How can this topic be used in your students’ future courses in mathematics or science?

Surface area, mainly just area, and volume show up all the time in other math classes, especially calculus based courses. In these types of higher level thinking courses, students will not necessarily have to find the area or volume of shapes, but if a student has to answer a word problem involving area and/or volume and they do not of a good grasp on these concepts, it will be harder for them to solve the word problem. There are times too where the student will have to solve the area or volume of a specific shape, and it will not always be something as simple as a square or rectangle. We need to make sure as teachers that we are doing all we can to instill these concepts into the students since they will need to know them for classes later on.

How does this topic extend what your students should have learned in previous courses?

Before students will learn about the volume and surface area of pyramids and cones, they will typically learn about finding the area of rectangles and squares since those are the easiest to work with. Students are taught pretty early on how to find area of squares, rectangles, triangles, and circles. As they get older, they will learn about other shapes as well, especially 3-d shapes. After students have the basics of area down, then they will begin to learn about surface area and volume of these 3-d shapes. This is taking what they already know and taking it a step further to deepen their understanding.

# Engaging students: Finding the volume and surface area of pyramids and cones

In my capstone class for future secondary math teachers, I ask my students to come up with ideas for engaging their students with different topics in the secondary mathematics curriculum. In other words, the point of the assignment was not to devise a full-blown lesson plan on this topic. Instead, I asked my students to think about three different ways of getting their students interested in the topic in the first place.

I plan to share some of the best of these ideas on this blog (after asking my students’ permission, of course).

This student submission again comes from my former student Laura Lozano. Her topic, from Geometry: finding the volume and surface area of pyramids and cones.

C1. How has this topic appeared in pop culture (movies, TV, current music, video games, etc.)?

Now days, pyramids have appeared almost all over pop culture because of the illuminati conspiracy. Famous artist like Katy Perry, Kanye West, Jay-Z, Beyoncé, and many others are believed to be part of this group that practices certain things to retain their wealth. Since it’s a conspiracy, it might not be true. Although that’s another topic, they all use an equilateral triangle and pyramids to represent they are part of the illuminati group. They display it in their music videos and while they are performing at a concert or awards show.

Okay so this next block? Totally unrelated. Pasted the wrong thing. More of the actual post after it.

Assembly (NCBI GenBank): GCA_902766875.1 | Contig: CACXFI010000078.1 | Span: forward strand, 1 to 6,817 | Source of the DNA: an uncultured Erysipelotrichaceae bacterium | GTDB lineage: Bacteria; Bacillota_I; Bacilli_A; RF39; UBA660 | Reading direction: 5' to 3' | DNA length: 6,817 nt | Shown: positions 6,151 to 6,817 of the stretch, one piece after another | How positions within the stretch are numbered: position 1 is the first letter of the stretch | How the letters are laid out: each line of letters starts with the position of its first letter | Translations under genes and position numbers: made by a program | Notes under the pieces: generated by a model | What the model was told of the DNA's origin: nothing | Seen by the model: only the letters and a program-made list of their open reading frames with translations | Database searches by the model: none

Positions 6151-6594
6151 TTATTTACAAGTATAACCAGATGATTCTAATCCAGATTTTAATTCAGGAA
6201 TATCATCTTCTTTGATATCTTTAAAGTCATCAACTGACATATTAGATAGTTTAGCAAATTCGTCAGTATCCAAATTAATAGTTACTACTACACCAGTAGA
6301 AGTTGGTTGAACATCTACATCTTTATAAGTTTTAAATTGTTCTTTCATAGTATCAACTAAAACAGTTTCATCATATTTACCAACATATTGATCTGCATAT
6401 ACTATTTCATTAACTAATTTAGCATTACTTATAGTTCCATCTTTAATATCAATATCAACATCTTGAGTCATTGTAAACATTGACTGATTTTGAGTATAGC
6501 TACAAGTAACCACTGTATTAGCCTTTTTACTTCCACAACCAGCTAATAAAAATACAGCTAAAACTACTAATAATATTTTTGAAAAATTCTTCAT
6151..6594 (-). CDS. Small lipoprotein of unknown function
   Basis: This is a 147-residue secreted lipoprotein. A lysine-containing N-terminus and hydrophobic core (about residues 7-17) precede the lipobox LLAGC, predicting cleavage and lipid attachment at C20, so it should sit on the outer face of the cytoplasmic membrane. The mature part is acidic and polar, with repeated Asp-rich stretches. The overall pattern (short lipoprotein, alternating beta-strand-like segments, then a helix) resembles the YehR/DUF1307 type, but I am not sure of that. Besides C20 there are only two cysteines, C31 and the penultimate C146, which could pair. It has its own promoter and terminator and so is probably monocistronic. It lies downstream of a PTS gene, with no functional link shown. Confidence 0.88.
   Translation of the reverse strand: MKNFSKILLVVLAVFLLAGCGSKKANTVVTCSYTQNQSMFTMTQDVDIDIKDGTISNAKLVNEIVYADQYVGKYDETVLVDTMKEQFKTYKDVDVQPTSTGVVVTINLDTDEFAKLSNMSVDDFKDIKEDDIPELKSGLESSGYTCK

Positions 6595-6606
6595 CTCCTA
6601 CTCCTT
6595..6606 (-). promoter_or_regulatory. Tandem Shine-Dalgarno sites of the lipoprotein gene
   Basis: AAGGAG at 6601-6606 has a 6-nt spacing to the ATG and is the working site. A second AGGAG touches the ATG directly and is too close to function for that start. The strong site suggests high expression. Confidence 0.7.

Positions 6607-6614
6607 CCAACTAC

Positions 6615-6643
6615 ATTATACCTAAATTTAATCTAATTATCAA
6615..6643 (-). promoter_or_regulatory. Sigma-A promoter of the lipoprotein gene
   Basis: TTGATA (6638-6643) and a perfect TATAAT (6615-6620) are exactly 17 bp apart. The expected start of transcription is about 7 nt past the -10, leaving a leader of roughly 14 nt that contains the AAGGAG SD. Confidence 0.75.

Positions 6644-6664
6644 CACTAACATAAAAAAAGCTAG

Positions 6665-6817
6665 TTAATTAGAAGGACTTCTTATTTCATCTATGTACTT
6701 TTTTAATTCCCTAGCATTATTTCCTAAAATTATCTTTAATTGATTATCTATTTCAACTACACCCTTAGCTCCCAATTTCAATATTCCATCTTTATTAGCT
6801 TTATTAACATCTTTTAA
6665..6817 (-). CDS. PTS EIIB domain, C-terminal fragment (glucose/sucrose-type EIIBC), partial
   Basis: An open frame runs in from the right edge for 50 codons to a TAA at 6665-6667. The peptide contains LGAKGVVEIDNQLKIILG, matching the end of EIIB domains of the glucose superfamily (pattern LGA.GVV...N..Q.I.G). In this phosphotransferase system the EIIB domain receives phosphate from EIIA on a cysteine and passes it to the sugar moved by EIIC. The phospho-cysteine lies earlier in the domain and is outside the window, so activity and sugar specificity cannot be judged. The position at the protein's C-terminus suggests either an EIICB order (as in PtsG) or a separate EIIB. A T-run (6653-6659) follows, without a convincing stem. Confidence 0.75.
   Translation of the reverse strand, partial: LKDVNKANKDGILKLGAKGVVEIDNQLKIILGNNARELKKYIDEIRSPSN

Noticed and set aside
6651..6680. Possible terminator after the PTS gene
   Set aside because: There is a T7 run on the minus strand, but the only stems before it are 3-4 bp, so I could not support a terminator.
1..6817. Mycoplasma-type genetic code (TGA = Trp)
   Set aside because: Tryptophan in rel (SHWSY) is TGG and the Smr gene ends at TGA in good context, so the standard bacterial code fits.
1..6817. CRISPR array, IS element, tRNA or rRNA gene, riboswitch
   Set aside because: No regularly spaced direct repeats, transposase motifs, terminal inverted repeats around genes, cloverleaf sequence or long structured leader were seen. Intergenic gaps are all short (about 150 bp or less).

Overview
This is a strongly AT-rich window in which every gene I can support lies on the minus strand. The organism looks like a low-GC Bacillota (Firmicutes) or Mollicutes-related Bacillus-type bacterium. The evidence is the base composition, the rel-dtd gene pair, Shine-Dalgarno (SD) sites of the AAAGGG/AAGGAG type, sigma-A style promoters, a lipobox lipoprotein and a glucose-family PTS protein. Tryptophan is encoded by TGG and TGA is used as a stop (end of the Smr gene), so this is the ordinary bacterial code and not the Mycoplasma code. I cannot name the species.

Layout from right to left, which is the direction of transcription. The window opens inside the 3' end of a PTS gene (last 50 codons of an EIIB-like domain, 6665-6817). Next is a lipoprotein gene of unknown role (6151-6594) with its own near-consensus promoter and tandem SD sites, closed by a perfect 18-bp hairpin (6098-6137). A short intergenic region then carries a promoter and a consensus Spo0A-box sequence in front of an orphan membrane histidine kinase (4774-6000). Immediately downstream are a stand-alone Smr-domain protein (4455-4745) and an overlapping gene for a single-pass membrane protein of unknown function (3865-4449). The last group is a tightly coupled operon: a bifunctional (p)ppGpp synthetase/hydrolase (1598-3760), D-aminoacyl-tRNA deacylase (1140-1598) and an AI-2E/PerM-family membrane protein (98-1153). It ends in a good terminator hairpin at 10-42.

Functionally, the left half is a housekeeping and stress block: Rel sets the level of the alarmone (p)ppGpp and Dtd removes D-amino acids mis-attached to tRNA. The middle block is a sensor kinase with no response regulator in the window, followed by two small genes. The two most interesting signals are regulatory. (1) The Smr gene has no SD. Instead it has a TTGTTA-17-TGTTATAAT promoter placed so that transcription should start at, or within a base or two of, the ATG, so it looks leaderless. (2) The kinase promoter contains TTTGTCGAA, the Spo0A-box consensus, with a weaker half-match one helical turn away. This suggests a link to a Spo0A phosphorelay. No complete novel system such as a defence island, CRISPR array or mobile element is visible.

In Katy Perry’s new music video, were she portrays herself as a Egyptian queen, for some weird reason, she has a pyramid made out of what looks like twinkies.

To make this, the base and height had to be measured to create the surface area of the pyramid.

Also, the picture below is from Kanye West’s concerts. He is at the top of the pyramid.

To make this, they had to consider the size of the stage to fit the pyramid. So the size of the base depended on the size of the stage.

The most famous cone is the ice cream cone. When most people think of cone they initially think ice cream! Ice cream cones are made using the surface area of a cone and taking into consideration the volume of the cone. The bigger the surface area, the bigger the volume, the more ice cream!

C2. How has this topic appeared in high culture (art, classical music, theatre, etc.)

Some musical instruments have the form of a cone. For example, the tuba, trumpet, and the French horn all have a cone like shape.

The sound that comes out of the instrument depends on the volume of the cone shaped part as well as the other parts of the instrument. The bigger volume of the cone shaped part is, the deeper the sound, the smaller the volume of the cone shaped part is, the higher pitched it is.

Pyramids can be used in art work. Most of the art work done with pyramids is paintings of the Egyptian Pyramids. But, they can also be used to make sculptures of abstract art. Here is one example of an abstract sculpture made from recycled materials.

If the sculpture is hallow, then to make it you would only need the surface area. If it’s not, then you would also need to calculate the volume to see how much recycled material was used.

D5. How have different cultures throughout time used this topic in their society?

In ancient history, the Egyptians used to build pyramids to build a tomb for pharaohs and their queens to protect their bodies after their death. The pyramids were built to last forever. No one knows exactly how they built the pyramids but people have had theorys on how they were built.

The most famous pyramids are the Pyramids of Giza. The pyramids are Pyramid Khafre, Pyramid Menkaure, and Pyramid Khufu. It is the biggest and greatest pyramid of Egypt. This pyramid used to measure about 481 feet in height and the base length is about 756 feet long. However, because the pyramid is very very old, erosion causes changes in the measurements of the pyramid. When scientiest and archeologist had to find the differrent measurements they most likely used the formula to find the volume and surface area of the pyramid. However, back then, the formula was probably not discovered yet.